Willem Buiter, professor of political economy at the LSE and former central banker, has an excellent critique of modern macroeconomics at VOX EU today. His argument has three main positions, not entirely novel but all excellently argued. The first is a rejection of the idea of “markets in everything” or “complete markets”:
It is clear that, when searching for an appropriate simplification to address the intractable mess of modern market economies, the starting point of ‘no markets’, that is, autarky or no trade, is a much better one than that of ‘complete markets’. Goods and services that are potentially tradable are indexed by time, place and state of nature or state of the world. Time is a continuous variable, meaning that for complete markets along the time dimension alone, there would have to be rather more markets for future delivery (infinitely many in any time interval, no matter how small) than you can shake a stick at. Location likewise is a continuous variable in a 3-dimensional space. Again rather too many markets. Add uncertainty (states of nature or states of the world), never mind private or asymmetric information, and ‘too many potential markets’, if I may ruin the wonderful quote from Amadeus attributed to Emperor Joseph II, comes to mind. If any market takes a finite amount of resources (however small) to function, complete markets would exhaust the resources of the universe.
I really like the idea that we need to start from the assumption of *no* markets, rather than markets everywhere with some failures, and work forwards, asking along the way, “For every good, service or financial instrument that plays a role in your ‘model of the world’, you should explain why a market for it exists – why it is traded at all.” I think this argument fits nicely with most of the economic sociology critiques of economics – markets are social structures, and perilous ones at that, and they are hard to bring into existence and maintain, and thus their existence (rather than their lack) is the interesting story.
His second argument is that even given the existence of markets, there is no reason for them to behave rationally unless there is some auctioneer at the end of time making everything work out nicely (e.g. a central planner). Thus, the efficient markets hypothesis leads to models of planned economies, not market ones. It’s very counterintuitive at first glance, but actually a rather elegant argument.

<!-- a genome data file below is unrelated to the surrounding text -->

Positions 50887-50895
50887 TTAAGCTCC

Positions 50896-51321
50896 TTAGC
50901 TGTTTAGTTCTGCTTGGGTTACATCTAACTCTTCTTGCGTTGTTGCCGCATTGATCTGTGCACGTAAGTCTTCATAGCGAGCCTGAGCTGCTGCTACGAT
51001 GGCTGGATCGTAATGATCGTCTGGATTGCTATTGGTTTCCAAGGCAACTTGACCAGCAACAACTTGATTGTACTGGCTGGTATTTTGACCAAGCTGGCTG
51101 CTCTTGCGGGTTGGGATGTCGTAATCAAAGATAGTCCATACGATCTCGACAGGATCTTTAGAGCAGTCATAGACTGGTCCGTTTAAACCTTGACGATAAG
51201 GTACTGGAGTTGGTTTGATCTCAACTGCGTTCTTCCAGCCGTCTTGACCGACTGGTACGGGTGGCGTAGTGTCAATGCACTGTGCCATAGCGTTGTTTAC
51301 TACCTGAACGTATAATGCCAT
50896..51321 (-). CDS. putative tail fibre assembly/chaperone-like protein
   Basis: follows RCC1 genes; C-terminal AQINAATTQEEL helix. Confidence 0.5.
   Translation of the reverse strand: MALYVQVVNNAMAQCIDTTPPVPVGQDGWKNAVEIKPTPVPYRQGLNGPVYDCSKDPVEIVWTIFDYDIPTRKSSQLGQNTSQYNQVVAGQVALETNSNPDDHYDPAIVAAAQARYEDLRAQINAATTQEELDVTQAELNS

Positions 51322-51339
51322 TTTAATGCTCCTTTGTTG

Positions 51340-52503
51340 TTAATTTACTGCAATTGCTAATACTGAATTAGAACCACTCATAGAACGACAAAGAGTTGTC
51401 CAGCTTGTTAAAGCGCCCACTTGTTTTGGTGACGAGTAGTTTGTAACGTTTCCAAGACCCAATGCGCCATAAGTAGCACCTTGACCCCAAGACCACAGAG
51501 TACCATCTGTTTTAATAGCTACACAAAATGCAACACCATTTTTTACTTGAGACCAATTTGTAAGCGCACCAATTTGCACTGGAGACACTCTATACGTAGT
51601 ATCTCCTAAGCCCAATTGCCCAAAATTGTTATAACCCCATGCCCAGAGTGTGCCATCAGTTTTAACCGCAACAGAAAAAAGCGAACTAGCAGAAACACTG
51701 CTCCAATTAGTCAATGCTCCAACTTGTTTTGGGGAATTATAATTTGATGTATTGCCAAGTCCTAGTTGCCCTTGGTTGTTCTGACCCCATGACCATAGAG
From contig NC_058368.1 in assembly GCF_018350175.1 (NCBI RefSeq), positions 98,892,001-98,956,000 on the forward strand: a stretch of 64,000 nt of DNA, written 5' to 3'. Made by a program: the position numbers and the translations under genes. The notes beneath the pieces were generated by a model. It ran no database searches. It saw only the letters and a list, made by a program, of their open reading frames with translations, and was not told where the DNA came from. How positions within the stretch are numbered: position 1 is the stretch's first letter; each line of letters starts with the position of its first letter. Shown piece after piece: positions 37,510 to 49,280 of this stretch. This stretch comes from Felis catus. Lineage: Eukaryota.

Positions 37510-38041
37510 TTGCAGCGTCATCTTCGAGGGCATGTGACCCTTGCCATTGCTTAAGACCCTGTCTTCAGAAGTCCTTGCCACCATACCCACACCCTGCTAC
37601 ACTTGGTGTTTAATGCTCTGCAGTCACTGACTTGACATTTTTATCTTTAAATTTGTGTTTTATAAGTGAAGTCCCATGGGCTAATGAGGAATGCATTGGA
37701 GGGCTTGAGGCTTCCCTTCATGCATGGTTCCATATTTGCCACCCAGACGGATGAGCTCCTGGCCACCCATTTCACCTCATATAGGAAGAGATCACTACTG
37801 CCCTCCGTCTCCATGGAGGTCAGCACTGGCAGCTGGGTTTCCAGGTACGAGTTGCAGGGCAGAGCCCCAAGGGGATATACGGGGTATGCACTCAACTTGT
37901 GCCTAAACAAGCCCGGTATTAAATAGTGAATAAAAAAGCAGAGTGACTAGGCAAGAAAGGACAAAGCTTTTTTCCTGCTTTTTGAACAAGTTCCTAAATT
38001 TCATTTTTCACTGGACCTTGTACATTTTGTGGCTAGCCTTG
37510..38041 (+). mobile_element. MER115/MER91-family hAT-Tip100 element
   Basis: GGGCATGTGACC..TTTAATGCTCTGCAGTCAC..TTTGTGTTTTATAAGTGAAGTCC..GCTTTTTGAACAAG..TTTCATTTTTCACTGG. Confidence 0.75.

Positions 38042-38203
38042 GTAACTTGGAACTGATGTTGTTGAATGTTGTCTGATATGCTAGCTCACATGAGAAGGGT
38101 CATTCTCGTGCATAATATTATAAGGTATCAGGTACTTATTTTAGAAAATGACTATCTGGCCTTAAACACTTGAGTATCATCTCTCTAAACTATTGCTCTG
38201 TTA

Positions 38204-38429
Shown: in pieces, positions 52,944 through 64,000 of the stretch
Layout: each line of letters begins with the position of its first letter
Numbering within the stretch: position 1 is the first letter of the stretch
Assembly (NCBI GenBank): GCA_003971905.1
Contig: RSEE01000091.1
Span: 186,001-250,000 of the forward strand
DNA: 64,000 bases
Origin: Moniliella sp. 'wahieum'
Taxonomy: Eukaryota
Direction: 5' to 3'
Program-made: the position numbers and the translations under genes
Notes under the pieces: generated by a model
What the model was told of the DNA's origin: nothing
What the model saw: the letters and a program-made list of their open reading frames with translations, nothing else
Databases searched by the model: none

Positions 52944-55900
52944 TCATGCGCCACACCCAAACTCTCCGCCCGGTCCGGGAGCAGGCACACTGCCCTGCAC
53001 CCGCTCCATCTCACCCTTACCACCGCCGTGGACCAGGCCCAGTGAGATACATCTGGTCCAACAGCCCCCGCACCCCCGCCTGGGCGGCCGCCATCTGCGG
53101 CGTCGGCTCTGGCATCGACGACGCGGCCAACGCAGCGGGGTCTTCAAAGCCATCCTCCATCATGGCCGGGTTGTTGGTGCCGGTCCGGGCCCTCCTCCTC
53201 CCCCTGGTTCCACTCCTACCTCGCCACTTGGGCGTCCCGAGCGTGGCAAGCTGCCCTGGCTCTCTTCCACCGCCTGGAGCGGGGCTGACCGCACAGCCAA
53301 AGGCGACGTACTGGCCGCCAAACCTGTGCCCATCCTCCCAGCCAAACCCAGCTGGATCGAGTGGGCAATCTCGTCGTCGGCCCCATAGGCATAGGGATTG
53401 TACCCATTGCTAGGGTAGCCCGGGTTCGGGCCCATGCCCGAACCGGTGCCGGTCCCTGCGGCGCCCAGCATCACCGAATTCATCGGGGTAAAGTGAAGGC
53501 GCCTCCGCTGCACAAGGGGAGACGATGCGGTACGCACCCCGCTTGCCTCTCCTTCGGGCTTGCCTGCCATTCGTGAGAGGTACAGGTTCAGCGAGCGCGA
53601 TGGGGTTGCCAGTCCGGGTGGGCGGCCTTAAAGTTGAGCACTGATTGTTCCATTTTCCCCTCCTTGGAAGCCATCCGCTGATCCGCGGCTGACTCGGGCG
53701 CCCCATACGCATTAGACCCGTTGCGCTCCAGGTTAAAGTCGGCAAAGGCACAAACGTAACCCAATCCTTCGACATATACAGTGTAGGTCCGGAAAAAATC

The friendly auctioneer at the end of time, who ensures that the right terminal boundary conditions are imposed to preclude, for instance, rational speculative bubbles, is none other than the omniscient, omnipotent and benevolent central planner. No wonder modern macroeconomics is in such bad shape. The EMH is surely the most notable empirical fatality of the financial crisis. By implication, the complete markets macroeconomics of Lucas, Woodford et. al. is the most prominent theoretical fatality. The future surely belongs to behavioural approaches relying on empirical studies on how market participants learn, form views about the future and change these views in response to changes in their environment, peer group effects etc. Confusing the equilibrium of a decentralised market economy, competitive or otherwise, with the outcome of a mathematical programming exercise should no longer be acceptable.
Lastly, even if we buy that in the long-run prices somehow converge to where they should be, modern macroeconomics has linearized reality to the point of making their models worthless for policy purposes because they ignore all the messy interactions between markets, even in the short term:
If one were to hold one’s nose and agree to play with the New Classical or New Keynesian complete markets toolkit, it would soon become clear that any potentially policy-relevant model would be highly non-linear, and that the interaction of these non-linearities and uncertainty makes for deep conceptual and technical problems. Macroeconomists are brave, but not that brave. So they took these non-linear stochastic dynamic general equilibrium models into the basement and beat them with a rubber hose until they behaved. This was achieved by completely stripping the model of its non-linearities and by achieving the transubstantiation of complex convolutions of random variables and non-linear mappings into well-behaved additive stochastic disturbances.
Alright, that’s enough big quotes. The whole article is only a few thousand words, I highly recommend it.